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Corporate Social Responsibility (CSR)? What is that?

Are you familiar with “Corporate Social Responsibility (CSR)”? What is your view of it? There are many terms and viewpoints that have sprung up around the concept, the more ubiquitous ones being “Creating Shared Value (CSV)”, “Triple Bottom Line (TBL)”, “Corporate Moral Responsibility (CMR)” and quite recently “Corporate Responsibility (CR)”.

CSR cartoon

All the concepts seem to imply that corporations have to return something to society, since they have profited so much from it. This is crazy! In the first place, we do not deserve to be paid, i.e., given value, if we have not provided goods or services of great value to others. The more fundamental the nature of the goods and services provided, the greater the stability and the greater the GENUINE value. There is also a PERCEIVED value. Many categories of costly branded goods are snapped up, not because of GENUINE value, but PERCEIVED value. Here, I am talking about GENUINE value much more.

Child Care Centre

A business enterprise delivers value to customers and gains profit as a result.  The value may be already known or it may be created by being introduced to the customer, who then realizes that the new series of goods or services is highly beneficial to him. For example, child care services are already known and well-established. If someone should devise a way whereby the child is not only cared for in a safe, nurturing environment that promotes a lifestyle of entrepreneurship from that early age, but is able to help the parents harmonize their schedules so as to maximize their engagements with their child, thus building strong bonds that would otherwise be superficial, parents might see that as a highly coveted additional benefit and thus engage the provider for those additional services, and be willing to pay a premium for them. Both seller and buyer stand to derive greater value from this additional service. This is where genuine value is engendered.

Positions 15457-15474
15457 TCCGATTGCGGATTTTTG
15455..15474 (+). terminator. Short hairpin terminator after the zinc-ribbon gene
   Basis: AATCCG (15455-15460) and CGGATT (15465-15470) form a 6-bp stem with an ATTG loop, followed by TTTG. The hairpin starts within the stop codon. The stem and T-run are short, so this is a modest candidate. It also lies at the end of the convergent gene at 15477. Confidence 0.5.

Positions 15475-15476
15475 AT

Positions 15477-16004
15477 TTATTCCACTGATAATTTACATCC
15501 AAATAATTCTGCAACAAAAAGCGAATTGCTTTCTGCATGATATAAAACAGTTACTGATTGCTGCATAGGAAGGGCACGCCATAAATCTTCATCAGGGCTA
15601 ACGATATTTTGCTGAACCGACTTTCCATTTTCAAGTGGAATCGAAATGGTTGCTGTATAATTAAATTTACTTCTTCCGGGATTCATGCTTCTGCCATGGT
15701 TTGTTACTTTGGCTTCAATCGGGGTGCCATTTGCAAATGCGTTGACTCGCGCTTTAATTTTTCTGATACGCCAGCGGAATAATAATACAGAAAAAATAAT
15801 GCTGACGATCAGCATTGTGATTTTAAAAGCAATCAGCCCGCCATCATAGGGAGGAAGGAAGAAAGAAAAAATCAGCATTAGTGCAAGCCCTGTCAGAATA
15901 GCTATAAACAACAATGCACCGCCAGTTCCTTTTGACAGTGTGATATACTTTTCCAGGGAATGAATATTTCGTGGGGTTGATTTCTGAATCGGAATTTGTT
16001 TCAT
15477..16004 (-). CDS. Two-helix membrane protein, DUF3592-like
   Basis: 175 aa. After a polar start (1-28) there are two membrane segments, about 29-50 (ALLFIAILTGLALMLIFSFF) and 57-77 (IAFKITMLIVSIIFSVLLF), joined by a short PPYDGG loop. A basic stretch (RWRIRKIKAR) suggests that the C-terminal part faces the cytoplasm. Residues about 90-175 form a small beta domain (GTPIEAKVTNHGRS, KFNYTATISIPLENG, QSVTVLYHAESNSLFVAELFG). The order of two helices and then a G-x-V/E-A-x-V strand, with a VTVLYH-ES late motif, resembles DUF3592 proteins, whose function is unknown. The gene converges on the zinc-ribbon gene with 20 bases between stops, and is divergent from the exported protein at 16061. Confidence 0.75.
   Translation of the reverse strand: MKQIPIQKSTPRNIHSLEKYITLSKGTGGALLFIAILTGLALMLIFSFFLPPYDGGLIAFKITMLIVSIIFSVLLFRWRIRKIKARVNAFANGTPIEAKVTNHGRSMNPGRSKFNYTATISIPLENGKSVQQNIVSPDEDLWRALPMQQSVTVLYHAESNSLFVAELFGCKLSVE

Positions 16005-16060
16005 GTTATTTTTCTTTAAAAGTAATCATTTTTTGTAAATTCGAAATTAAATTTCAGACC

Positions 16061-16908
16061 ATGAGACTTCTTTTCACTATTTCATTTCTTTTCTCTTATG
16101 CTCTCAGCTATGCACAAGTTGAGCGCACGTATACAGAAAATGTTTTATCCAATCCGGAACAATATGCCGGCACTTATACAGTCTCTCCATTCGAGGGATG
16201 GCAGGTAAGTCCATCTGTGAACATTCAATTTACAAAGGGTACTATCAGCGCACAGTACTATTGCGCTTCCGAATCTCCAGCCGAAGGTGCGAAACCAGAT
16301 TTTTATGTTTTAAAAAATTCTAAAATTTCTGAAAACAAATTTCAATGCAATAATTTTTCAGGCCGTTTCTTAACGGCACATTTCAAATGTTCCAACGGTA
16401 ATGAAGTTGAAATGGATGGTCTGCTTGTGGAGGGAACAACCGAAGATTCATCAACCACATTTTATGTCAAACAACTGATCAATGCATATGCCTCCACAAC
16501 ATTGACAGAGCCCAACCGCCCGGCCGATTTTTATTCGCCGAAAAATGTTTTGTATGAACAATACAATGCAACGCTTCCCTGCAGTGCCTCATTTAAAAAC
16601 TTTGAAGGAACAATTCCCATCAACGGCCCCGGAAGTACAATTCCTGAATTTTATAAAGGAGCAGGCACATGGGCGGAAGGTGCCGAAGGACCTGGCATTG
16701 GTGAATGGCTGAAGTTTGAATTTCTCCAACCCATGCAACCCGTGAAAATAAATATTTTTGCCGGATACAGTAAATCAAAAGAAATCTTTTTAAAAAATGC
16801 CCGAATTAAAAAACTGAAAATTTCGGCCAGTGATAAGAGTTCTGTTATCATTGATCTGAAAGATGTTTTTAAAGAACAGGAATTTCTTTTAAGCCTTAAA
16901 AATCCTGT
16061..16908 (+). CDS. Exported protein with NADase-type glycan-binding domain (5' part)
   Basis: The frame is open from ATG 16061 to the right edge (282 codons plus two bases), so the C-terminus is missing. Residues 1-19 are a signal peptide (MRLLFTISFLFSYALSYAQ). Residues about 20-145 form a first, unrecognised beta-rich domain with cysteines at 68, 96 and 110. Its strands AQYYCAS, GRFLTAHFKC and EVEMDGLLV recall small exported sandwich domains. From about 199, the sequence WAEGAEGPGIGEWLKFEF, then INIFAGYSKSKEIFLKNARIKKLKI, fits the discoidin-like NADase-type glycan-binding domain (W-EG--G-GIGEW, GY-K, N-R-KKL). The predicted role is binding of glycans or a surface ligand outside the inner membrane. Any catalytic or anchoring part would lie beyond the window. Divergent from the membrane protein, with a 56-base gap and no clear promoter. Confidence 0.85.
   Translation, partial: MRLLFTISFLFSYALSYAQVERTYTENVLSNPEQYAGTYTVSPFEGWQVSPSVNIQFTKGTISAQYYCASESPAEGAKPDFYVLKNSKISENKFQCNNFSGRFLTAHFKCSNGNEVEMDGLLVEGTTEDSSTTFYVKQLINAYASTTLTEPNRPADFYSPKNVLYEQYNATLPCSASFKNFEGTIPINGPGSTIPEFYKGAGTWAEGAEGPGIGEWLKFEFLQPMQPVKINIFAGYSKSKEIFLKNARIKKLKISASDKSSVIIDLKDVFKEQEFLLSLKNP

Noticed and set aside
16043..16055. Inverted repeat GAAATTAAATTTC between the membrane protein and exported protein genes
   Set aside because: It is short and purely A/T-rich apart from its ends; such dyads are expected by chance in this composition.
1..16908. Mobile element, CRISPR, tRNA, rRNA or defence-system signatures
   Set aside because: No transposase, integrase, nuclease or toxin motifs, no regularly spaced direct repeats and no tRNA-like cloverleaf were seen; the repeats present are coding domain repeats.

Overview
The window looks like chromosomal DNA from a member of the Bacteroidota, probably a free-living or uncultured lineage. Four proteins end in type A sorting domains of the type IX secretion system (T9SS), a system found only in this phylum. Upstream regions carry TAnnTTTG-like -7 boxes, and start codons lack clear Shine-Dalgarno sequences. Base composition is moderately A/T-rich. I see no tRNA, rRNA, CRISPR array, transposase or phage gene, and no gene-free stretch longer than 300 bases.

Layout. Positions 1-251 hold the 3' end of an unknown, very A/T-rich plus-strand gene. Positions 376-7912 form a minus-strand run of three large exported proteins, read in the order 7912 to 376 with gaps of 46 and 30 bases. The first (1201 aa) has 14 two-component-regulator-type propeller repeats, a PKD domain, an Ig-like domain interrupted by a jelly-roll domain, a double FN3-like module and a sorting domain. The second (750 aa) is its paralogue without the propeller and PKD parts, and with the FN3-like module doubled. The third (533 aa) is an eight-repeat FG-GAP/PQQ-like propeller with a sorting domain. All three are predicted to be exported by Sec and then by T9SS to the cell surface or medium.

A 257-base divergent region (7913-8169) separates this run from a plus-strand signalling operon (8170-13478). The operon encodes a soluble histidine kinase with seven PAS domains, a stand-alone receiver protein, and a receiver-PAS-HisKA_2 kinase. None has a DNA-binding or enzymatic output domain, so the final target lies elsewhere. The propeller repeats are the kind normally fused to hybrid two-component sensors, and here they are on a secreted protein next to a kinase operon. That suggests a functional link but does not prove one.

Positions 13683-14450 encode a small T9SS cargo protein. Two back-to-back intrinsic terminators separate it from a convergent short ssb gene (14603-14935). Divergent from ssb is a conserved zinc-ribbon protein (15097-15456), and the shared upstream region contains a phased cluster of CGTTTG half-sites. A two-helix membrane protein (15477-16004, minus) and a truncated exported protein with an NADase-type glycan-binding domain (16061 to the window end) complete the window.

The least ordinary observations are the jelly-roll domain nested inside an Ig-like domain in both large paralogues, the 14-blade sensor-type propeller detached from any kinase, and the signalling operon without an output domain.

gordon-gekko

Those of you old enough to remember the movie “Wall Street” would remember that this was one of Gordon Gekko’s sayings. As we know, movies are very often representative of what actually goes on in real life. And so exploitation of natural resources, minority groups, “less-developed” peoples and other categories goes on. Very often, those in authority over nations devise legislation that keep their populations under their control, ensuring that labour remains “cheap”, thereby enriching themselves by allowing other nations to play the raptor over the rich prey of their own nations’ resources, including their own people. Of course, those same authorities get their share of the spoils too! Well, it seems now that there is a race to see which nations can get to the top of the “expensive labour” category more quickly. “Cheap” labour is starting to become scarce. And so exploitation of “others” continues in other guises. As long as greed remains a valued vice, we will continue to exploit each other rather than provide increasing value to each other. As we do as individuals, so we will do as corporations. I say we will even continue to do so if greed is allowed into “social enterprises”, which are supposed to buck the exploitation trend.

CSR

So, whither CSR? Whither regulation? We all know that you cannot legislate a value-givers mindset into existence. What is needed are circumspect buyers who have determined not to be clothes horses or walking fashion advertisements. When the critical mass of such buyers is attained, perhaps only genuine value-delivering business enterprises will even get a chance at incorporation.

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